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Startups

SelectSitter App Simplifies the Process of Finding a Reliable Babysitter

Two local couples teamed up to create the ultimate babysitter selection app for 417-land.

By Juliana Goodwin

May 2018

Adam Howey of SelectSitter
Photos by Brandon AlmsWith a solid product in hand, the founders of SelectSitter are focused on marketing and have targeted local parent groups, day cares and elementary schools.

The Problem
Every parent knows a good babysitter is like gold. So when Sarah and Adam Howey’s sitter moved, they wondered how to find a replacement. “Was there an app for that?” Sarah mused. Turns out there are several, but none of them fit the Howeys’ criteria or were specific to 417-land.

The Big Idea
Sarah called her friend and fellow mom Kari Hamra to get her take on a local babysitting app and to see if Kari and her husband, John, would be interested in developing one together. The four founded SelectSitter, which allows users to find and share childcare recommendations in their own social media network. Parents can see which sitters their friends are booking and endorsing as well as see a sitter’s availability and set their own price when submitting a job request.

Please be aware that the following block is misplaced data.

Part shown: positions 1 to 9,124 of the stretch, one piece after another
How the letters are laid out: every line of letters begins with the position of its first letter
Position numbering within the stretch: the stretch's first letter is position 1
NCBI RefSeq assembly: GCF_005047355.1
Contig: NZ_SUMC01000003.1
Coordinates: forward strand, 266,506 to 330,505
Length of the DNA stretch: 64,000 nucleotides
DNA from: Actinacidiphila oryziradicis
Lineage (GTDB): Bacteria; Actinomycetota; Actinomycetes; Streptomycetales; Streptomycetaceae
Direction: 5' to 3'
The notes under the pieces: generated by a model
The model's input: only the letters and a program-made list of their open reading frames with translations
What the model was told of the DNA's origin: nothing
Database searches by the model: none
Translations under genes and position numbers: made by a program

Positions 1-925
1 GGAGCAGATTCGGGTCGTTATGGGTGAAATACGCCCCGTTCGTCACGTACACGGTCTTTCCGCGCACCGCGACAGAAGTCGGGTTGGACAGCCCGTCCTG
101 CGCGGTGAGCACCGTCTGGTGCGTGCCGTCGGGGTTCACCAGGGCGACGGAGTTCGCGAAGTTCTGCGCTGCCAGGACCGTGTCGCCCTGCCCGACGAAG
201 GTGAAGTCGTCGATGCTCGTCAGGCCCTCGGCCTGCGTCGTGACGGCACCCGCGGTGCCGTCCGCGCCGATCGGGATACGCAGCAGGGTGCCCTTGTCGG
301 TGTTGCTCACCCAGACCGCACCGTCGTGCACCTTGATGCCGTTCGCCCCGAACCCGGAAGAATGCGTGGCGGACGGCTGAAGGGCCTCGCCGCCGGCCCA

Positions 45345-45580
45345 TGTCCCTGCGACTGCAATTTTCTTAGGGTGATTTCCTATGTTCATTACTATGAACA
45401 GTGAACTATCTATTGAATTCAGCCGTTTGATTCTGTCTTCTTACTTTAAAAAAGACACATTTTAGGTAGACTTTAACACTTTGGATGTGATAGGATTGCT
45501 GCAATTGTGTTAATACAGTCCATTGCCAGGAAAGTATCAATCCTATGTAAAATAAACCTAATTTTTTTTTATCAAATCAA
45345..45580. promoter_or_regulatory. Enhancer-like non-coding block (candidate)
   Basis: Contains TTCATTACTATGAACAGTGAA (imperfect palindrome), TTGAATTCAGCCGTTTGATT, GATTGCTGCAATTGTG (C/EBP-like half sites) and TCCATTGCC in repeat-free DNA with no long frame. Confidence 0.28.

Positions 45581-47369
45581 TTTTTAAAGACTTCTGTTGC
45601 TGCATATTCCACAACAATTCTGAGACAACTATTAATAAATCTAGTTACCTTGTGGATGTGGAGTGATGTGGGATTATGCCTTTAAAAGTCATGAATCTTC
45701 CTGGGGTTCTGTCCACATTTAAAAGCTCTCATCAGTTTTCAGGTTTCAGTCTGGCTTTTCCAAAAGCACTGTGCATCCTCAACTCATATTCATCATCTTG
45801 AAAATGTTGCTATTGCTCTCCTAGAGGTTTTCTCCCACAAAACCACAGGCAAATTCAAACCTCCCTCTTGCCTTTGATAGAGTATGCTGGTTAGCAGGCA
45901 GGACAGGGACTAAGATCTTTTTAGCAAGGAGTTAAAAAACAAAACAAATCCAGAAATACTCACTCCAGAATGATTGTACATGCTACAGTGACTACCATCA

Kari Hamra's son (left) and Adam and Sarah Howey's son (right) holding phones that show off the SelectSitter app.
Photo by Brandon AlmsKari Hamra's son (left) and Adam and Sarah Howey's son (right) holding phones that show off the SelectSitter app.

The Learning Curve
Because the founders don’t have technology backgrounds, they approached their networks for recommendations and connected with Dan Seawel of Sola Digital, who developed the app. Tapping into local experts has been key, as has been adapting and changing the concept of the app to meet user needs, Sarah says. “We each have strengths that can contribute to the team,” Kari says. “Our guys are business minded, we are more creative. We have realized where our strengths are and where we have holes.”

The Takeaway
The founders are now focused on marketing and have targeted local parent groups, day cares and elementary schools. They reached 14,000 people through a $70 Facebook marketing campaign. And they see potential to expand into other services, such as house sitting and tutoring. “We have completely reinvented our strategy for our plan to monetize our app,” Sarah says. “What we thought was a cookie-cutter subscription plan has developed into a more user-specific pricing. It is still a work in progress.” The team can refine the strategy when it completes The eFactory’s accelerator program this summer.